An Unreasonable Man is Henriette Mantel and Stephen Skrovan's admiring yet critical portrait of Ralph Nader. The previous century's most famous consumer advocate racked up a roster of triumphs that protected citizens against corporations - that is, until Ronald Reagan commenced ongoing deregulation trends. Famously starting with auto design safety in the early '60s, then encompassing pollution, food and drug guidelines, nuclear power, the insurance industry, and workplace risk-protection, Nader did enough public good during his career - with worldwide legislative ripple effects - to merit secular sainthood. Then he decided to run for president, in 2000, as a Green. He won just enough votes for many Democrats to blame him for the catastrophic ascent of George W. Bush. Needless to say, the latter is no friend of Nader's consumerist lobbying, which suffered a defection of support from nearly all quarters.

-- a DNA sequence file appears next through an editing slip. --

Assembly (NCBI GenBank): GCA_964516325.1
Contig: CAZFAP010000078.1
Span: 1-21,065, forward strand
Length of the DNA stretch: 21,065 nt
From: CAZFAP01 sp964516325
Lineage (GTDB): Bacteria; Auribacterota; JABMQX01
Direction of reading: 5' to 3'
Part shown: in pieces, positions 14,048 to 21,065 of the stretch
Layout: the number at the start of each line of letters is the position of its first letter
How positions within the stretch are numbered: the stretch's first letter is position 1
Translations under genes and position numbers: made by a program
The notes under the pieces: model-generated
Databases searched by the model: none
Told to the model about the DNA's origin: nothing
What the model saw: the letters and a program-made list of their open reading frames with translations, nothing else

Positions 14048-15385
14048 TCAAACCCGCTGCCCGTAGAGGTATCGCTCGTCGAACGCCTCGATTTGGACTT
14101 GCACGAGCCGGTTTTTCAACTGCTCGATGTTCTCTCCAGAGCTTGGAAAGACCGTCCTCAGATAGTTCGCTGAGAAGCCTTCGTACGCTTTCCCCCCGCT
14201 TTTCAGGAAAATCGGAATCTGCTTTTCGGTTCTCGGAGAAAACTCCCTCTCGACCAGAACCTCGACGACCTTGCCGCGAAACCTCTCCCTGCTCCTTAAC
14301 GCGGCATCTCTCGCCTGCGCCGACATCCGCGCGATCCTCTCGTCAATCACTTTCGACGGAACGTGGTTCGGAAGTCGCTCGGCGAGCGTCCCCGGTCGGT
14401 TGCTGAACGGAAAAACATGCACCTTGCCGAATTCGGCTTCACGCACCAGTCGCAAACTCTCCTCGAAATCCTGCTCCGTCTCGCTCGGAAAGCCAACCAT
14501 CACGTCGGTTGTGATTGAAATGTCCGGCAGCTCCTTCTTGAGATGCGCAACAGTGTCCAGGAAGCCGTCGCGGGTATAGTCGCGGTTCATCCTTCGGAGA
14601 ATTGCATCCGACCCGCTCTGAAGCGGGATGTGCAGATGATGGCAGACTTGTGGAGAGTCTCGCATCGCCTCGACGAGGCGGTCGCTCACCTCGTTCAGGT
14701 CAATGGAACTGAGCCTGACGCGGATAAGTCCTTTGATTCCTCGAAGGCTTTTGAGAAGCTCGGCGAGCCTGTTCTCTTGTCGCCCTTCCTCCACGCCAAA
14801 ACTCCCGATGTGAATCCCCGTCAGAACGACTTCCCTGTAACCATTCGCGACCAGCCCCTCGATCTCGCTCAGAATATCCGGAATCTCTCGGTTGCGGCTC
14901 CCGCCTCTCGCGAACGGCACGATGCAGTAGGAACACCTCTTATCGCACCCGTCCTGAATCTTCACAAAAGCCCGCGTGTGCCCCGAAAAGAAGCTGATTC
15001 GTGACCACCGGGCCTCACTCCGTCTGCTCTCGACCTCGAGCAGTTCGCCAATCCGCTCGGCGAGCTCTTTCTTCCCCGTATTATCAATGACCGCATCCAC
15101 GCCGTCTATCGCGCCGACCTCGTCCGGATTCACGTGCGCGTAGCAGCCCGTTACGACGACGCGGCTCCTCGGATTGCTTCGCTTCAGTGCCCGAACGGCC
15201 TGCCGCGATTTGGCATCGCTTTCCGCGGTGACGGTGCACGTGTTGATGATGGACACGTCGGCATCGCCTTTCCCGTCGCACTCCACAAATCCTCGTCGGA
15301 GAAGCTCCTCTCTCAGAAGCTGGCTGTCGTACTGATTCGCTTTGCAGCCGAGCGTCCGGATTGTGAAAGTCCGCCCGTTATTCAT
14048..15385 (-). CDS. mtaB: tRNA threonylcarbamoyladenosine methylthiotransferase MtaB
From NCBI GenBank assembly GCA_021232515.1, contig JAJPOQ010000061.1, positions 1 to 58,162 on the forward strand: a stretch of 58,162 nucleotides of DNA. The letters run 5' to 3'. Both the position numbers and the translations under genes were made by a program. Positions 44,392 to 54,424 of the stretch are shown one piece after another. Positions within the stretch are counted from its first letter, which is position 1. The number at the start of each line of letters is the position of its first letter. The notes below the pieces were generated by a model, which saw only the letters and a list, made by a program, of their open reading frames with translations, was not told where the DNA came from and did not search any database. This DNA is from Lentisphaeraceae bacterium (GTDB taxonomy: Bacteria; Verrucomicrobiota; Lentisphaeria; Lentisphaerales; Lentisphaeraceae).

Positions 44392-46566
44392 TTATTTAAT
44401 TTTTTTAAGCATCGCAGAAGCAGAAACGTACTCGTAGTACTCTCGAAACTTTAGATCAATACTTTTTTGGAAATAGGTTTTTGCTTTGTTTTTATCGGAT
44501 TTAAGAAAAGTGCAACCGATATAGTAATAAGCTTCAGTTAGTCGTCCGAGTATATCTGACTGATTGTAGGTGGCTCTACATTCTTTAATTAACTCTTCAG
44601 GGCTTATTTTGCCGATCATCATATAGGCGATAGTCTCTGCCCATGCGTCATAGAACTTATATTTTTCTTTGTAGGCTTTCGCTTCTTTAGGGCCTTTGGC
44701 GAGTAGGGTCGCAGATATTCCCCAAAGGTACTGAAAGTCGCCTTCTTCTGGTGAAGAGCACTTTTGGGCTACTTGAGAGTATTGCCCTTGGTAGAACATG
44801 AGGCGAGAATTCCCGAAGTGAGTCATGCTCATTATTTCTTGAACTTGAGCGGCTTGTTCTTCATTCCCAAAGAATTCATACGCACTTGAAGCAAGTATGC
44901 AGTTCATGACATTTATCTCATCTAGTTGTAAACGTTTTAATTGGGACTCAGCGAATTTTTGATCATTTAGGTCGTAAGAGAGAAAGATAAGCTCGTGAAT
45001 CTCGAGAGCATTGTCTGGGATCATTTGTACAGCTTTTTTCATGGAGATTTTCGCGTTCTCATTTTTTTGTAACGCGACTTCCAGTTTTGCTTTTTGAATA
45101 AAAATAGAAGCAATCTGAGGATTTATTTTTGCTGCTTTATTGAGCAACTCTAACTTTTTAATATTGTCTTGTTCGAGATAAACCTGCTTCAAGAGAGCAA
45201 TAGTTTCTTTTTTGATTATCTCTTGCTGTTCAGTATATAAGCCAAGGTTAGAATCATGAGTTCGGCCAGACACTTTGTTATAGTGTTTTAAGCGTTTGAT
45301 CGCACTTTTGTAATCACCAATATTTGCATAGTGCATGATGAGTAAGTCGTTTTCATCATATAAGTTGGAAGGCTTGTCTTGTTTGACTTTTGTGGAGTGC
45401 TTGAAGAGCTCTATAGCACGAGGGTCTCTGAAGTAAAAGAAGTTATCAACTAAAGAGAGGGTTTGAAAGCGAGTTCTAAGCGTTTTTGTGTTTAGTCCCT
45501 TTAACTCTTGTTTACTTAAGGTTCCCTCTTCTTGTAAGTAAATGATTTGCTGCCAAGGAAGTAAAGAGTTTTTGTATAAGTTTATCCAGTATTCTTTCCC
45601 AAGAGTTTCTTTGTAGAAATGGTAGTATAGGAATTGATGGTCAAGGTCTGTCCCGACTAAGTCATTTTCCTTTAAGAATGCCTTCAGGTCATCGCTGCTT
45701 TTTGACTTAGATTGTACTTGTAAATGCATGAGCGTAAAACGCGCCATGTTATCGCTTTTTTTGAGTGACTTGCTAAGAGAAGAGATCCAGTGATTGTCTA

Lengthy but engrossing, An Unreasonable Man wants to reclaim Nader's legacy, even as it admits that his black-or-white morality can be both admirable and mulishly exasperating. After all, in the end he didn't rob Al Gore of the Oval Office: with familial help from the Sunshine State, Bush stole it.